Growth hack addicted

There is something in me that loves figuring out how to “break” a system. By break, I mean get results not typically expected by doing something different or by optimizing it in some unconventional way.

And for this reason, I love reading about growth hacks. How we use LinkedIn to get 5000 customers, how we used email to create negative churn, how to get 59 back links in 59 minutes.

I eat this shit up.

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… and Unintended Consequences

Perception is a funny thing.  I have a habit of writing emails in a fairly stream of consciousness style. Not all that dissimilar from this blog.  And as a result, punctuation and grammar are not top priority.

One of the things I do to connect thoughts is use ellipses – you know — these things …

So I’ll write stuff like “how did things go with the migration…as expected?…curious to see how clients like the new people search…”

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Learn the Art of the Hustle (or Don’t Be a Lazy Complaining Bitch)

I recently read Ruben Harris’ great post about how he broke into tech and startups.  Honestly, a part of me cringes at the amount of effort he put in because it seems stupid hard, but a much larger part of me admires his motivation to get shit done.  This was pure 100% hustle and effort and sticking to a goal.

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The Blurb

We trying to share interesting articles in our newsletter in addition to our own data-driven content in a section we call the blurb. It’s one of several experiments we’re going to try to increase our reach.  We call the section with these articles The Blurb. Here is The Blurb from today’s CB Insights newsletter. It’s fun to “force” myself to read interesting new content regularly. Yup – I have a great job 🙂
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This is a title I’ve never really been comfortable with. To me, a CEO was Jack Welch of GE or Ken Chenault of my alma mater American Express. They ran huge organizations, had big offices and were as the initials imply – executive officers. They did executive’y things.

And so I always found it funny when someone who was just 1 person or one person plus a buddy who introduced themselves as CEO of their startup. They were in the truest sense I suppose, but it just seemed like false advertising or perhaps grade inflation to me. But I’m skeptical by nature or just maybe a dick or a bit of both.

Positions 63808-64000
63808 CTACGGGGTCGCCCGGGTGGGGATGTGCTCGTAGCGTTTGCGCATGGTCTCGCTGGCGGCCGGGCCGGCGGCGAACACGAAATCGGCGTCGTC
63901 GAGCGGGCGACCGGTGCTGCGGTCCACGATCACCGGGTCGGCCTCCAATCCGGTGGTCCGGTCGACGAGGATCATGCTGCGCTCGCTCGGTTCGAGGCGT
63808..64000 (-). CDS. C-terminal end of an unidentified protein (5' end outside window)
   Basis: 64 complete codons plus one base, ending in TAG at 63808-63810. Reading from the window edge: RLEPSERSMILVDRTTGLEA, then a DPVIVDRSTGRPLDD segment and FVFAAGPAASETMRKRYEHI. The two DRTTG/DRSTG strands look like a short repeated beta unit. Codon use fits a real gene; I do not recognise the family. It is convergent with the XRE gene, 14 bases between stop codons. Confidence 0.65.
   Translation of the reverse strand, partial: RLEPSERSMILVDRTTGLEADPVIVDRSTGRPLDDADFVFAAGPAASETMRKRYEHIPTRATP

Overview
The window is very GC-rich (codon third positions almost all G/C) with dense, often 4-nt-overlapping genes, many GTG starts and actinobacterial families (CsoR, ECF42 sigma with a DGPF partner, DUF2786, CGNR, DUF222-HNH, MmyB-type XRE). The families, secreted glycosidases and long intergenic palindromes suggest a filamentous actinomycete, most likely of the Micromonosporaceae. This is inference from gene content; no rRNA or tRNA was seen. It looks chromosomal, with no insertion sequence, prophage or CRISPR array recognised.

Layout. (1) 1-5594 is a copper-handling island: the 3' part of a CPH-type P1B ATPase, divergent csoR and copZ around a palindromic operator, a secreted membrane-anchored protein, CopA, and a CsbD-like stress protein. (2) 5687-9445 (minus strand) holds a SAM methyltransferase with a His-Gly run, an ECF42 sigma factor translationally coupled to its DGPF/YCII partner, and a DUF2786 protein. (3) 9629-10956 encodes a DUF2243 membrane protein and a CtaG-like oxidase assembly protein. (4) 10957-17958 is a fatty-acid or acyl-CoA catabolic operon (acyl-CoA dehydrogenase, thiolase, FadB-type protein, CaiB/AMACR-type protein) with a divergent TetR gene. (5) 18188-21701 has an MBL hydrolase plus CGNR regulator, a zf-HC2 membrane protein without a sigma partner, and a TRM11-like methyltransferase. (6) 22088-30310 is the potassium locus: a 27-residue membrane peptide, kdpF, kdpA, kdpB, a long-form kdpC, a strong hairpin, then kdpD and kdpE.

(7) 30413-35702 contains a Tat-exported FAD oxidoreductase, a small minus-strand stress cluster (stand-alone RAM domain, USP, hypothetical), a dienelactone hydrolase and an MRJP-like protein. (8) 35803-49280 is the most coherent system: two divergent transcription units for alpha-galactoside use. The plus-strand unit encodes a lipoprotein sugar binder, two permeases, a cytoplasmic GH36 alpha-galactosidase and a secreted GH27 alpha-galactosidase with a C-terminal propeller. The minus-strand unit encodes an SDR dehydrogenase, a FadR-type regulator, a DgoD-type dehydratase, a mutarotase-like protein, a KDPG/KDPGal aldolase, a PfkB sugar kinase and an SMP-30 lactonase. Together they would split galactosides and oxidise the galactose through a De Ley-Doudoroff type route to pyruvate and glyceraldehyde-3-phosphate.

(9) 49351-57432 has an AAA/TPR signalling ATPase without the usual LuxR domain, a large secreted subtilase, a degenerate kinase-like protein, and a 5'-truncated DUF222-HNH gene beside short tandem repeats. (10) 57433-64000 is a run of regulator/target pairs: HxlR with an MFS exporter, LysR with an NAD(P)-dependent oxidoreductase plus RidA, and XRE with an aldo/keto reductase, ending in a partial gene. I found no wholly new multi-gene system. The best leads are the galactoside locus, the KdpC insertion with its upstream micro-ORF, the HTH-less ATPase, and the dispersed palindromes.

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Growth vs Fixed Mindset

If you ever want a parent to open an article, title it “How to make your kids ________” or “The Secret to Raising _____ Kids”. The blank might be filled in by expected words like smart, nice, ambitious, etc.

And so as it goes. I read one such article entitled The Secret to Raising Smart Kids.

It talks about the growth vs fixed mindset. Fixed mindset folks think ability and achievement are a function of intelligence. Growth mindset think it’s a function of effort.

The results when studied on children show fixed mindset kids get frustrated, try less when hit with challenges and generally view obstacles as an indictment of their intelligence. Growth mindset kids understand that effort can solve problems.

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Don’t read this. I don’t give a fuck.

Just go read this. That’s all.

The Subtle Art of Not Giving a Fuck

Seriously, go read it.

If you don’t, I don’t really give a fuck.

Solving Opacity in the Private Markets

Private markets are often described as opaque. They are.  The participants don’t necessarily want it this way, but because there is no central clearinghouse for information or data or insights, information ends up siloed – often in the heads of individuals in the market. With 4000+ clients ranging from investors to acquirers to bankers to lawyers to recruiters to biz dev people using CB Insights, we now have a community of folks who are incredibly knowledgeable about private companies, emerging trends and more.

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Saying no to money

Today, I told 4 clients that we couldn’t meet their price or contract terms. I hate saying no to money. I really really do.

But as I’ve understood the value we provide and how much we help our clients, I’ve had to become more comfortable saying no.

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The God Metric

Evan Williams of Twitter is not someone I’d read much about before. But he’s been writing a lot more recently, and he’s well worth a read. His recent essay entitled “A Mile Wide, An Inch Deep” is well worth a read.

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